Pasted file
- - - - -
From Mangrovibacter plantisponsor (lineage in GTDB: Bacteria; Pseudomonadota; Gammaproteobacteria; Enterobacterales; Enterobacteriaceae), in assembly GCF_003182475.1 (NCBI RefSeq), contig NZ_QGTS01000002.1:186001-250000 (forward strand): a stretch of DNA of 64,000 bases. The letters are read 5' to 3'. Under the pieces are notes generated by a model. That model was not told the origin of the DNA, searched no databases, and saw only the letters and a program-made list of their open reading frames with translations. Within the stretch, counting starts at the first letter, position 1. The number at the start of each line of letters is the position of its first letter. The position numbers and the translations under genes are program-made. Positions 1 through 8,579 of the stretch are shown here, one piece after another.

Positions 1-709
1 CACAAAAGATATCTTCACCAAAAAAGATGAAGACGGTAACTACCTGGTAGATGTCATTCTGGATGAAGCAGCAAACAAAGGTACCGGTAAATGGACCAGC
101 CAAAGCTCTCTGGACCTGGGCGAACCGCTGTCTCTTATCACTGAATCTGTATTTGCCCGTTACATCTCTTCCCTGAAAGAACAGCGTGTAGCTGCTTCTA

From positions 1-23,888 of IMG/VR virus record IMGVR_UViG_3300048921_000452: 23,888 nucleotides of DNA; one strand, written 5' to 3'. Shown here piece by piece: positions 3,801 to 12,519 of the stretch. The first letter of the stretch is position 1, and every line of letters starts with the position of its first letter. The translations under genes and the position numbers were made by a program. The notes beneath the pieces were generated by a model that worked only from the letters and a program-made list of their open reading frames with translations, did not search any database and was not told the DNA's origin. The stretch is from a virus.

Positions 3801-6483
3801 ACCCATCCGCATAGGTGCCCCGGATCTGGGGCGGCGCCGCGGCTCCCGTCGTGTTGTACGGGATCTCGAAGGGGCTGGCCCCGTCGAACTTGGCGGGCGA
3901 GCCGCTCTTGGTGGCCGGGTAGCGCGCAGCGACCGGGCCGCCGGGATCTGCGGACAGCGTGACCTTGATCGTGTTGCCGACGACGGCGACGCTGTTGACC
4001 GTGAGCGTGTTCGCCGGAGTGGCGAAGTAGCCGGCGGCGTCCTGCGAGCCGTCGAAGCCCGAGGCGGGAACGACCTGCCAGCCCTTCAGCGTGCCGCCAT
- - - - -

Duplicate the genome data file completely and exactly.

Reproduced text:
From Mangrovibacter plantisponsor (lineage in GTDB: Bacteria; Pseudomonadota; Gammaproteobacteria; Enterobacterales; Enterobacteriaceae), in assembly GCF_003182475.1 (NCBI RefSeq), contig NZ_QGTS01000002.1:186001-250000 (forward strand): a stretch of DNA of 64,000 bases. The letters are read 5' to 3'. Under the pieces are notes generated by a model. That model was not told the origin of the DNA, searched no databases, and saw only the letters and a program-made list of their open reading frames with translations. Within the stretch, counting starts at the first letter, position 1. The number at the start of each line of letters is the position of its first letter. The position numbers and the translations under genes are program-made. Positions 1 through 8,579 of the stretch are shown here, one piece after another.

Positions 1-709
1 CACAAAAGATATCTTCACCAAAAAAGATGAAGACGGTAACTACCTGGTAGATGTCATTCTGGATGAAGCAGCAAACAAAGGTACCGGTAAATGGACCAGC
101 CAAAGCTCTCTGGACCTGGGCGAACCGCTGTCTCTTATCACTGAATCTGTATTTGCCCGTTACATCTCTTCCCTGAAAGAACAGCGTGTAGCTGCTTCTA

From positions 1-23,888 of IMG/VR virus record IMGVR_UViG_3300048921_000452: 23,888 nucleotides of DNA; one strand, written 5' to 3'. Shown here piece by piece: positions 3,801 to 12,519 of the stretch. The first letter of the stretch is position 1, and every line of letters starts with the position of its first letter. The translations under genes and the position numbers were made by a program. The notes beneath the pieces were generated by a model that worked only from the letters and a program-made list of their open reading frames with translations, did not search any database and was not told the DNA's origin. The stretch is from a virus.

Positions 3801-6483
3801 ACCCATCCGCATAGGTGCCCCGGATCTGGGGCGGCGCCGCGGCTCCCGTCGTGTTGTACGGGATCTCGAAGGGGCTGGCCCCGTCGAACTTGGCGGGCGA
3901 GCCGCTCTTGGTGGCCGGGTAGCGCGCAGCGACCGGGCCGCCGGGATCTGCGGACAGCGTGACCTTGATCGTGTTGCCGACGACGGCGACGCTGTTGACC
4001 GTGAGCGTGTTCGCCGGAGTGGCGAAGTAGCCGGCGGCGTCCTGCGAGCCGTCGAAGCCCGAGGCGGGAACGACCTGCCAGCCCTTCAGCGTGCCGCCAT